Forum for Science, Industry and Business

Sponsored by:     3M 
Search our Site:

 

Molecule Plays Early Role In Nonsmoking Lung Cancer

29.07.2009
The cause of lung cancer in never-smokers is poorly understood, but a study led by investigators at the Ohio State University Comprehensive Cancer Center and at the National Cancer Institute has identified a molecule believed to play an early and important role in its development.

The findings, published online recently in the Proceedings of the National Academy of Sciences, may lead to improved therapy for lung cancer in both never-smokers and smokers, including those with tumors resistant to targeted drugs such as gefitinib.

The study examined lung tumors from people who had never smoked and found high levels of a molecule called miR-21. The levels were even higher in tumors that had mutations in a gene called EGFR, a common feature of lung cancer in never-smokers.

“Several important lung cancer drugs target EGFR mutations, but these agents are ineffective in about 30 percent of cases in which the mutation is present,” says co-principal investigator Dr. Carlo M. Croce, professor of molecular virology, immunology and medical genetics at the Ohio State University Comprehensive Cancer Center - James Cancer Hospital and Solove Research Institute. “Our study suggests that developing agents to inhibit miR-21 might improve these anti-EGFR therapies.”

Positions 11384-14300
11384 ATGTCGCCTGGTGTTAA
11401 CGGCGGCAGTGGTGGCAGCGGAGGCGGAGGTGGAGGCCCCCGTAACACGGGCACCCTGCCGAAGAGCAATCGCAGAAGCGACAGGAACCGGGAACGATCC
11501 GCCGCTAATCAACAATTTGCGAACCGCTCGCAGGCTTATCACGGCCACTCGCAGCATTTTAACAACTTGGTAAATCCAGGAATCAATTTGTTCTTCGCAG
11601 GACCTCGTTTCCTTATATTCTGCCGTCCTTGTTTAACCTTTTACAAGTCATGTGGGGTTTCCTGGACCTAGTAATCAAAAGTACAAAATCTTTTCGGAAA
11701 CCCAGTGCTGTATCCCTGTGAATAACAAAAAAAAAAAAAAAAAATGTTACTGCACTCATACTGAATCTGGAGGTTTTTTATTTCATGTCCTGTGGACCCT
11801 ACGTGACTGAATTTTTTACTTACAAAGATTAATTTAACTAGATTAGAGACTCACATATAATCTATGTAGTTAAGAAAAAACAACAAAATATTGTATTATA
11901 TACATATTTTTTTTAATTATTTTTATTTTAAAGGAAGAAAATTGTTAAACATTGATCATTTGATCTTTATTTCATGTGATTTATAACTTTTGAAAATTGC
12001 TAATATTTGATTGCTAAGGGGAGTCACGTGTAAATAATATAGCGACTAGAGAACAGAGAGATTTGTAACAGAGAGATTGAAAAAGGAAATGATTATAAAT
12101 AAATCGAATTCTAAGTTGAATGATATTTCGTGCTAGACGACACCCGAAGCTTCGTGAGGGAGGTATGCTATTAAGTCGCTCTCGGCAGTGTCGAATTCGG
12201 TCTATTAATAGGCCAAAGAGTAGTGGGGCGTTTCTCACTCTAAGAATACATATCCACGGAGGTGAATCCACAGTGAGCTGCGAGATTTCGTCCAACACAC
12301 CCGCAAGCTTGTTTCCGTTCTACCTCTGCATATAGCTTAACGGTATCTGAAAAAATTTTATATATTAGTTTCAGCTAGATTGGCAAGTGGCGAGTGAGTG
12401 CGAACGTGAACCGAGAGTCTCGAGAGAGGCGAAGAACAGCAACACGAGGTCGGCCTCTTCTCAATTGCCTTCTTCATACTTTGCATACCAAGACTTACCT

About 15 percent of the 219,000 lung cancer cases expected this year in the United States – 32,850 people – will occur in individuals who have never smoked.

Croce and his colleagues began their study by comparing 28 cases of lung tumor tissue and nearby healthy lung tissue from never-smokers for changes in microRNA, molecules that help cells regulate the kind and amount of proteins they make.

The cancer cells showed abnormally elevated levels of five microRNAs, with miR-21 increased two and a third times, the highest of all. An earlier study of smoking-related lung cancer by the same investigators also showed elevated levels of that molecule.